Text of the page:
Louisiana’s Cajun society runs deep. The word Cajun popped increase in the 19th century to define the Acadian people of Louisiana. The Acadians were progeny of the French Canadians that were settling in southerly Louisiana and also the Lafayette region of the state. They spoke a type of the French language and also today, the Cajun language is still prevalent. The Cajuns had a big impact on Louisiana’s society bringing diverse cuisine, music styles and also dialects to the region.
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You"ll want to suffer the Cajun way of life and culture firsthand which contains trying a few new phrases yourself! Come on under to Louisiana and spend part time enjoying the diversity of south Louisiana’s Cajun heartland and also maybe even shot out a Cajun native or two. Check the end the quick guide to Cajun sayings below and learn just how to speak Cajun French. When using the pronunciation guide, the (n) represents nasalized vowels.
Cajun and zydeco music frequently uses washboards referred to as frottiors together instruments.
Head come a fais do-do to absent up your heels to live Cajun music.
Here are a few Cajun words and also sayings you may hear when visiting Louisiana.
Ça c’est bon (Sa speak boh(n)): that’s good.
Ça va (Sa va): just how are you? and also it"s additionally the solution "I"m well."
C’est tout (Say too): it is all.
Cher <sha>: A hatchet of endearment usually used with women, similar to ‘dear’ or ‘sweetheart.’ “Would you like another cup the coffee, cher?”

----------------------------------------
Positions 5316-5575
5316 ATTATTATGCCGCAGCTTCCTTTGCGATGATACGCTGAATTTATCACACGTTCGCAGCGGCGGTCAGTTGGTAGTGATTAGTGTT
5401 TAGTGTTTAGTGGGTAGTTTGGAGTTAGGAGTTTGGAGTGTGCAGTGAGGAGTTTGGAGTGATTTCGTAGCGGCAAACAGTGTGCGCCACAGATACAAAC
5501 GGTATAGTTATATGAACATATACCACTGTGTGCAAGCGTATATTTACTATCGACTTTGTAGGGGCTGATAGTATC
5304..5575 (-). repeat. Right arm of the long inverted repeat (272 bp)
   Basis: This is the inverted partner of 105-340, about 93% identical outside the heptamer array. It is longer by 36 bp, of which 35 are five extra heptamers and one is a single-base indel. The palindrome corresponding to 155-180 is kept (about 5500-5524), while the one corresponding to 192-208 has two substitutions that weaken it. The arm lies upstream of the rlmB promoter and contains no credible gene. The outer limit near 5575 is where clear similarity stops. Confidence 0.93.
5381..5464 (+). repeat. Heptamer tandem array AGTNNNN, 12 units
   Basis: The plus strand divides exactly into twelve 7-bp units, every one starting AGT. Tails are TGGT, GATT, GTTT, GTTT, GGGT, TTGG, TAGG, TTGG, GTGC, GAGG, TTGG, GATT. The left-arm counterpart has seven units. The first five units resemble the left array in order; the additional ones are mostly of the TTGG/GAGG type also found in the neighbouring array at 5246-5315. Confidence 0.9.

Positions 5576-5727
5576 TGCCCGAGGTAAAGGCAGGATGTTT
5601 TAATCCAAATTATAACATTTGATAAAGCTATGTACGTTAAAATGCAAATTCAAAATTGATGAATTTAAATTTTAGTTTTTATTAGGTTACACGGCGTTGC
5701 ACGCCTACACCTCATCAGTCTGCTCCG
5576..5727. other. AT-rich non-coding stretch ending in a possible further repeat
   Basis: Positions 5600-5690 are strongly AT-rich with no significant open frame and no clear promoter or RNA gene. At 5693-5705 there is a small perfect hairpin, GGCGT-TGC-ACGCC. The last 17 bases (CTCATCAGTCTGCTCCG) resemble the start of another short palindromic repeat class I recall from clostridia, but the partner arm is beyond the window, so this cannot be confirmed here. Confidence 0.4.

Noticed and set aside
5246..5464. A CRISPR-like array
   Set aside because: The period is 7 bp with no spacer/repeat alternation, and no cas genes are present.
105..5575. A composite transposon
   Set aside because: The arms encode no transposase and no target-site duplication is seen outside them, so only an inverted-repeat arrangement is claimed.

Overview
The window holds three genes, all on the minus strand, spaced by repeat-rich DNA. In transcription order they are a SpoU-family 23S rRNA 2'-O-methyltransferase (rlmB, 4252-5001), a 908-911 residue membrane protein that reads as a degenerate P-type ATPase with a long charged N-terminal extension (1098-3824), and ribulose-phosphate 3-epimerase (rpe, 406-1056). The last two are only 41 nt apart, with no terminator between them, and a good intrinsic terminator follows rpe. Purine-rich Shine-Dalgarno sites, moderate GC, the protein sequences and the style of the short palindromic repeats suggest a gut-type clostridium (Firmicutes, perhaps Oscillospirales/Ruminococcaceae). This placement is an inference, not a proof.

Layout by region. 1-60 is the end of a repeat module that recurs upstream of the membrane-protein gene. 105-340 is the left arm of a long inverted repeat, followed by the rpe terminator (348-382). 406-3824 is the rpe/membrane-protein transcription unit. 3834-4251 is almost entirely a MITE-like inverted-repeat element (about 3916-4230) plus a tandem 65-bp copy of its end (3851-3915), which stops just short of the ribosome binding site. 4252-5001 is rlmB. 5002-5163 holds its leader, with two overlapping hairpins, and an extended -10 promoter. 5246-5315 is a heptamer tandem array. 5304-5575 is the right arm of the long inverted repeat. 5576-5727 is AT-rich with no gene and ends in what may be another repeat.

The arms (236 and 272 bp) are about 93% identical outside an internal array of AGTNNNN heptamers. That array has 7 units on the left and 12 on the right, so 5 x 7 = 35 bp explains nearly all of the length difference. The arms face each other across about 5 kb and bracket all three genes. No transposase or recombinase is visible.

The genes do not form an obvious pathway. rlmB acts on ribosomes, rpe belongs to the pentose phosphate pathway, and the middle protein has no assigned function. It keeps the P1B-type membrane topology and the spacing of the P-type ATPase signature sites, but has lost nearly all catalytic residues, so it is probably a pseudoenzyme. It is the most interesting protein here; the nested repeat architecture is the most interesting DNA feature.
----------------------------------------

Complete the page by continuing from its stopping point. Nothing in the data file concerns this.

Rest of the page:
Chevrette (she-vret): Shrimp
Cocodril (ko-ko-dree): Alligator
Courtbouillon (coo-boo-yon): A rich, spicy tomato-based soup or stew made v fish fillets, onions, and also sometimes mixed vegetables.
Fais do-do <fay doe-doe>: A Cajun dance party. (Also, an expression adults use once they want youngsters to go to sleep.) “Will we see you in ~ the fais perform do?”
Gris-gris <gree-gree> To put a curse on someone. Typically used in jest, not in reference to actual black magic. “Grandma obtained so mad once I ate she pie, she put a gris gris ~ above me.”
Honte <hont>: unpleasant or ashamed. “I drank too much and also fell into the bayou. Boy, was ns honte!”
Joie de vivre
Laissez les bons temps rouler
Pauvre ti bête
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Ti (masculine) or "tite (feminine) <tee or teet>: The Cajun equivalent of ‘junior,’ however placed prior to the name rather than after. “I had dinner v John and his son Ti-Jean.”
Veiller <vay-yay>: To spend the evening talking with friends. Cajun equivalent of “to shoot the breeze.” “She to be veiller with all her friends ~ above the porch”
Not so challenging now that you know, right? Also, inspect out our guide to Louisiana’s cook lingo. Or dive into the enticing to win of Cajun music. Now, once you head come a fais do-do, you’ll feel best at home!